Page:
Why and when the third dose of the coronavirus vaccine will be given

Why and when the third dose of the coronavirus vaccine will be given
Why and when the third dose of the coronavirus vaccine will be given

The goal is to vaccinate 80% of the population in September, 54.3 million Italians, including 12-15 year olds. And herd immunity is a goal that is beginning to be seen and that could become a reality very soon in some regions: Campania on August 20, while the national average is set at around 31. Abruzzo and Lombardy on 24, Puglia on 26, Molise on 29, Lazio on 30. All the others in September. But to complete the immunization “at least one more dose may be necessary”, as the emergency commissioner Francesco Paolo Figliuolo admitted yesterday. That is the third for vaccines that require booster or the second for single-dose such as Johnson & Johnson’s Janssen.

Why and when the third dose of the coronavirus vaccine will be given

The third (or second) dose will be administered when the effect of the first cycle, probably at the end of the year for the first immunized, decreases. And it will require a booster with the new vaccines at that point already reset in anti variant mode. But what exactly is the third dose of the coronavirus vaccine for and when will it be done? It all starts with the problem of the duration of immunization. To date, no one can say for sure how long the protection will be valid even if, explains today the Corriere della Sera, Phase 3 studies that started 8-9 months ago tell us that vaccinated people are still protected and that in Britain and Israel, where vaccinations started in December, the protection given by the first vaccinations is still valid.

In addition, the newspaper explains, we do not know the correlation of protection, or the numerical level of immune response that is decisive for establishing immunization or the possibility of still being infected with the Sars-CoV-2 coronavirus. In theory, exposure of vaccinated people to the virus “refreshes” the immune memory and raises antibody levels. For this we are based on empirical data deriving from the continuous measurement of the immune response over time (antibody and T lymphocytes) and the number of infections in the population already fully vaccinated. The immune response decreases over time but it is not known where the protection falls.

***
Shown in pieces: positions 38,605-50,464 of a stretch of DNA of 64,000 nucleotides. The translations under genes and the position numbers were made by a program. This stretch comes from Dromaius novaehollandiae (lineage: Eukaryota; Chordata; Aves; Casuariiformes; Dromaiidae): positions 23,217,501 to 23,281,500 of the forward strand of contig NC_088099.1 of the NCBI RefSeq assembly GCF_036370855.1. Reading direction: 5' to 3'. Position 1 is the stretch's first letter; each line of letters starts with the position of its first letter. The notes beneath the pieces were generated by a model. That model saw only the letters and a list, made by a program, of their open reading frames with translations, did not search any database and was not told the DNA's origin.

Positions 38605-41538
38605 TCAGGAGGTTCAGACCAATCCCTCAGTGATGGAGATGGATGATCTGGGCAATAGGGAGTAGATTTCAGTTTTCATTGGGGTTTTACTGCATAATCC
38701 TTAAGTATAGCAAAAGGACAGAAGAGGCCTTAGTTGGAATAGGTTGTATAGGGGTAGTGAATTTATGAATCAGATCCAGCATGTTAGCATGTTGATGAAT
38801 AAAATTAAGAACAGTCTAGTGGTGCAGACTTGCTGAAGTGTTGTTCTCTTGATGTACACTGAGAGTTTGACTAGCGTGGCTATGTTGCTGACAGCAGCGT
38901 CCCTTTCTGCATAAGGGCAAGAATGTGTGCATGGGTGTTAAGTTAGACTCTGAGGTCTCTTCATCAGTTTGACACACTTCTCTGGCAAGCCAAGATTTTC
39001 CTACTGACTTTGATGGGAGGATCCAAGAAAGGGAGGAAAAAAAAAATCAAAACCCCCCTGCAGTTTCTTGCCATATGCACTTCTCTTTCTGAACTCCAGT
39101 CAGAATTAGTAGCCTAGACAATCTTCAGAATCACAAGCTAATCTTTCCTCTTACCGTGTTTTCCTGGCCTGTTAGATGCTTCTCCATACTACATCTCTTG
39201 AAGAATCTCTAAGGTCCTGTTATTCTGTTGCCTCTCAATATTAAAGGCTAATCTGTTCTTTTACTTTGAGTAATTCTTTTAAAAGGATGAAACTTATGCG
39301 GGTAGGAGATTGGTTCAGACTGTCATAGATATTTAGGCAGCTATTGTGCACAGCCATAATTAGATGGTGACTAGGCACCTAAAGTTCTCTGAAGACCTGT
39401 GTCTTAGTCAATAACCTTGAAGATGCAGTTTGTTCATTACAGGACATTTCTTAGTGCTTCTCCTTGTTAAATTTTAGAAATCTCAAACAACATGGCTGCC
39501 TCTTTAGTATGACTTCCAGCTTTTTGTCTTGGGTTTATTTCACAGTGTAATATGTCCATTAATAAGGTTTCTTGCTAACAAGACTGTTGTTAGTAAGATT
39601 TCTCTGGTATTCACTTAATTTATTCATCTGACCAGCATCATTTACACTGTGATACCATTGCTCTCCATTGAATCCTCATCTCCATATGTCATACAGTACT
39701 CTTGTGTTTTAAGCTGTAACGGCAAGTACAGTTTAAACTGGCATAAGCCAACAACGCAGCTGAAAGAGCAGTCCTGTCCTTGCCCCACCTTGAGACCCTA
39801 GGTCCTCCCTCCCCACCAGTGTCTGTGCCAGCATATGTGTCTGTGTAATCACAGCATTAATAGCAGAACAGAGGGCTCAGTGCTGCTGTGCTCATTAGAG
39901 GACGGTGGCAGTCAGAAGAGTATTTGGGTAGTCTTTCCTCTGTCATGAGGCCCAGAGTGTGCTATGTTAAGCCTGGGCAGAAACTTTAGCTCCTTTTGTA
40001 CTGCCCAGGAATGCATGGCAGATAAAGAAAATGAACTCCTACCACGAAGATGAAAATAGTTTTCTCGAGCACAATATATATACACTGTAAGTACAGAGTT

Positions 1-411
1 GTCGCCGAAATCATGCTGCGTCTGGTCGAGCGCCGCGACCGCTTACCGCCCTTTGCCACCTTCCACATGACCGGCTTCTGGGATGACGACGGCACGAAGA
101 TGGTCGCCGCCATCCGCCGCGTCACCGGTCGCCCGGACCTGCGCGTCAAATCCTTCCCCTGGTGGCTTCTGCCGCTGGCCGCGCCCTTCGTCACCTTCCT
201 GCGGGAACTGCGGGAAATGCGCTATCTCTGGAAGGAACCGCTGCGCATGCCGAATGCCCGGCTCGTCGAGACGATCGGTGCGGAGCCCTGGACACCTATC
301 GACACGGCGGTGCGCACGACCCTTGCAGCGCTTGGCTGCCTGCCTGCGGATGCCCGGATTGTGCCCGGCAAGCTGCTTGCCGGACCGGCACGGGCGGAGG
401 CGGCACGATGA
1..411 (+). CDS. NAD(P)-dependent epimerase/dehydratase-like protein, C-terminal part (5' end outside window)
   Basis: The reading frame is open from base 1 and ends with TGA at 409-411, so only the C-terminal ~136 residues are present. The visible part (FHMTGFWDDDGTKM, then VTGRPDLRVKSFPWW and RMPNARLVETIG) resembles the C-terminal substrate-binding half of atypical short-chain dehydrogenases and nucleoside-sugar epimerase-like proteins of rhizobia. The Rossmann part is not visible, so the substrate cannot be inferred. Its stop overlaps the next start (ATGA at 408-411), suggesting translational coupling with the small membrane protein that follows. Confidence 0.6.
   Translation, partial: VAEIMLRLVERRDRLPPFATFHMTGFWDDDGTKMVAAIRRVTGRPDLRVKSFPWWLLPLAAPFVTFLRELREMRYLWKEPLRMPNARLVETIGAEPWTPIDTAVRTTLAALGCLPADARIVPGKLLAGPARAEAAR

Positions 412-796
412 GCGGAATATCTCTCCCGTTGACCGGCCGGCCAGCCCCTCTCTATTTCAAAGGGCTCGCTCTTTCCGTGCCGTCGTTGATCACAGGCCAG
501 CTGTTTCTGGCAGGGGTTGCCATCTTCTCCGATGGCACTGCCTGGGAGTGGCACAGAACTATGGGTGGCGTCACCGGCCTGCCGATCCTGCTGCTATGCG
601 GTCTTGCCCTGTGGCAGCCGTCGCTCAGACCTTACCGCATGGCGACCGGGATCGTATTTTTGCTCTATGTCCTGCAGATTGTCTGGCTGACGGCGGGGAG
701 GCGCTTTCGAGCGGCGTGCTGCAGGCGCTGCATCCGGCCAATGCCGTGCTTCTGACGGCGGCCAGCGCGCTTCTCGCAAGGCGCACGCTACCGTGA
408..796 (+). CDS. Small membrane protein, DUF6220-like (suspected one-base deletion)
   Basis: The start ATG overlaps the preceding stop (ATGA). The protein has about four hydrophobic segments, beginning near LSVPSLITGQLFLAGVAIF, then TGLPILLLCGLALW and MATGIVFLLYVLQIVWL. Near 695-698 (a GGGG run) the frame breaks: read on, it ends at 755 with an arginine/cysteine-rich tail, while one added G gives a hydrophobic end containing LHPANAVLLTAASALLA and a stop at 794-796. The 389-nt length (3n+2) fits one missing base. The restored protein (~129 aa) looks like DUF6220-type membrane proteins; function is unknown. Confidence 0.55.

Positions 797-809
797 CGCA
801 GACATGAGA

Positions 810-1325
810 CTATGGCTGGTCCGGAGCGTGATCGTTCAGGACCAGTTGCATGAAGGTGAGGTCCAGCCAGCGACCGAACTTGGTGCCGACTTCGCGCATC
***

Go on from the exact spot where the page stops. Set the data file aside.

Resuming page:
For this reason, vaccine boosters are studied, which can be of two types: homologous, or against the same virus, or heterologous. In the second case, which is typical of viruses such as influenza, the vaccine must be reformulated every year to combat a different viral strain. If the recall is homologous, it means that the immune response is rapidly fading. If it is heterologous, then it will be necessary due to the new variants. That they may have found a way around the serum protection in the meantime.

Which vaccines may require the third dose and which not?

What vaccines may require the administration of the third dose? Are there any serums that could maintain the same high protection? The answer to date is impossible. And therefore, as Sergio Abrignani, immunologist of the University of Milan explains, “we must take into account that many vaccines in use are products on which there is no experience: messenger RNA drugs (such as those from Pfizer and Moderna) are not existed before, viral vector vaccines (such as AstraZeneca and Johnson & Johnson) did exist, but they had never been used extensively to vaccinate entire populations. We don’t know if one type of vaccine will provide a longer lasting memory than another. “

To date, for the third dose, a time horizon is imagined ranging from 6 to 9 months up to a maximum of twelve. Nicola Coppola, full professor of infectious diseases and director of the division at the Polyclinic Vanvitelli in Naples, says today in the Morning that already in September the topic could end up on the commissioner’s table because nine months will have passed since the first dose administered to doctors and health personnel. Also according to Anthony Fauci a booster of the vaccines will be necessary within twelve months. And, according to Coppola, it might be a good idea to give a different vaccine as a third dose than the two with which the first and the booster was made. Alternating adenovirus vaccines such as AstraZeneca and Johnson & Johnson with mRna vaccines such as Pfizer-BioNTech and Moderna. And this is in order to induce a stronger immune response.

The mix with the second dose, in the few studies in which it was analyzed, has not yet found any particular contraindications. Certainly Britain has announced the start of the first large-scale trial of the effectiveness of the vaccine booster against the coronavirus. AstraZeneca, Pfizer, Moderna but also Novavax, Valneva, J&J and Curevac will be used in the trial. In the US, the experimentation of the third dose has already started. With a lower dosage and against the South African variant. A few months will be enough to have a definitive answer.

Because after the case of the 18-year-old with thrombosis, the AstraZeneca vaccine should only be intended for over 60s

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